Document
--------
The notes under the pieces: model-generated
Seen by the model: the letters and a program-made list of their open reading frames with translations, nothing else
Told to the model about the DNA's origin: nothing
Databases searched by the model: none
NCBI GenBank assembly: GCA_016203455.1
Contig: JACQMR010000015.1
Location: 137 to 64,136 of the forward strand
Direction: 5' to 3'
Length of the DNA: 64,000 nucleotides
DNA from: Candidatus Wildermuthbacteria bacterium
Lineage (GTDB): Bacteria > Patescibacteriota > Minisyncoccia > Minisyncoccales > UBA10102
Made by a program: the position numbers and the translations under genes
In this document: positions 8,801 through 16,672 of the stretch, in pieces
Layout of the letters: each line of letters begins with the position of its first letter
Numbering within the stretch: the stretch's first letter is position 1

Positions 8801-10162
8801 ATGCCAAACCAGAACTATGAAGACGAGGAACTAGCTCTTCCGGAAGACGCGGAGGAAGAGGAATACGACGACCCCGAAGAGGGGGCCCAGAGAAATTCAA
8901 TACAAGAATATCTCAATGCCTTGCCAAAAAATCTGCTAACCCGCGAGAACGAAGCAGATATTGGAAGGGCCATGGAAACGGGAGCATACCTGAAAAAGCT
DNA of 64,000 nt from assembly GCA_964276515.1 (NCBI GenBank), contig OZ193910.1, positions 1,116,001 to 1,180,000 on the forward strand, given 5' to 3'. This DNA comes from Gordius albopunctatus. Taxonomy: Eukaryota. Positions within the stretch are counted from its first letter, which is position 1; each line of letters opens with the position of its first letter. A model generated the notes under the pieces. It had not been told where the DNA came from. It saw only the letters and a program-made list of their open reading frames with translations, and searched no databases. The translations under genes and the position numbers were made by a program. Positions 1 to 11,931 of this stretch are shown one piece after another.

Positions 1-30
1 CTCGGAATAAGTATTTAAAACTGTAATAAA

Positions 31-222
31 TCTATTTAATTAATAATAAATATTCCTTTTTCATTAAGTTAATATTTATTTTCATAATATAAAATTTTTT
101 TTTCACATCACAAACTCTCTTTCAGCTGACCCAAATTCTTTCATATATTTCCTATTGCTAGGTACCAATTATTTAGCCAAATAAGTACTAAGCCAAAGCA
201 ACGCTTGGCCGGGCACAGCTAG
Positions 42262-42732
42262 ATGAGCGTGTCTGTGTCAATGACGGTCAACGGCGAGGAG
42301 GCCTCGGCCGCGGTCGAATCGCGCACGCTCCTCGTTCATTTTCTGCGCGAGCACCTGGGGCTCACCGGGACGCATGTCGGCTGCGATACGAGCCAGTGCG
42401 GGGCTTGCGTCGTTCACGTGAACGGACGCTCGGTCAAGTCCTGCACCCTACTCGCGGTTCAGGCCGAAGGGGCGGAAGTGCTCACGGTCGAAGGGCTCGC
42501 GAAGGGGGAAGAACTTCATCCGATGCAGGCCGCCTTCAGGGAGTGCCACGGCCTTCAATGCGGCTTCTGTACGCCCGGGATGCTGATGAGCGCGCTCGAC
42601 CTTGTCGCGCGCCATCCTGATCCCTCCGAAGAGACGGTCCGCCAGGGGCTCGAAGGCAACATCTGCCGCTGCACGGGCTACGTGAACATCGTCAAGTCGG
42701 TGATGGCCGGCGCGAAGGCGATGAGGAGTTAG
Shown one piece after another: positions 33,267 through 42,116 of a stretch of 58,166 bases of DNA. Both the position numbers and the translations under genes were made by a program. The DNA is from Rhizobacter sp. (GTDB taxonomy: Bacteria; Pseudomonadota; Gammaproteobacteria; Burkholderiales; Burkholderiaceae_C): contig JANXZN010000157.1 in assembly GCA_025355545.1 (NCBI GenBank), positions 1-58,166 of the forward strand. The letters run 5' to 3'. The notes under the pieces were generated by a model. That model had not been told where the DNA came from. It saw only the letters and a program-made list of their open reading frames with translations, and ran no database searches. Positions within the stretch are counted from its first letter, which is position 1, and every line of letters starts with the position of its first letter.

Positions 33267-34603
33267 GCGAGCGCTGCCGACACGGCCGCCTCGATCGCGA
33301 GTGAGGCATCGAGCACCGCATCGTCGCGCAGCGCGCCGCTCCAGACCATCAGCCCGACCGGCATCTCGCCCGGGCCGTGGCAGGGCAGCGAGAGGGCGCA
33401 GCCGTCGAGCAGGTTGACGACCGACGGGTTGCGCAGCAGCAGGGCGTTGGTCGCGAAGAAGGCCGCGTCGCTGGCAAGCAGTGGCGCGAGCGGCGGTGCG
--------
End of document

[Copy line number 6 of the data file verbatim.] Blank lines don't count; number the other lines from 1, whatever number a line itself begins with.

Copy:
Contig: JACQMR010000015.1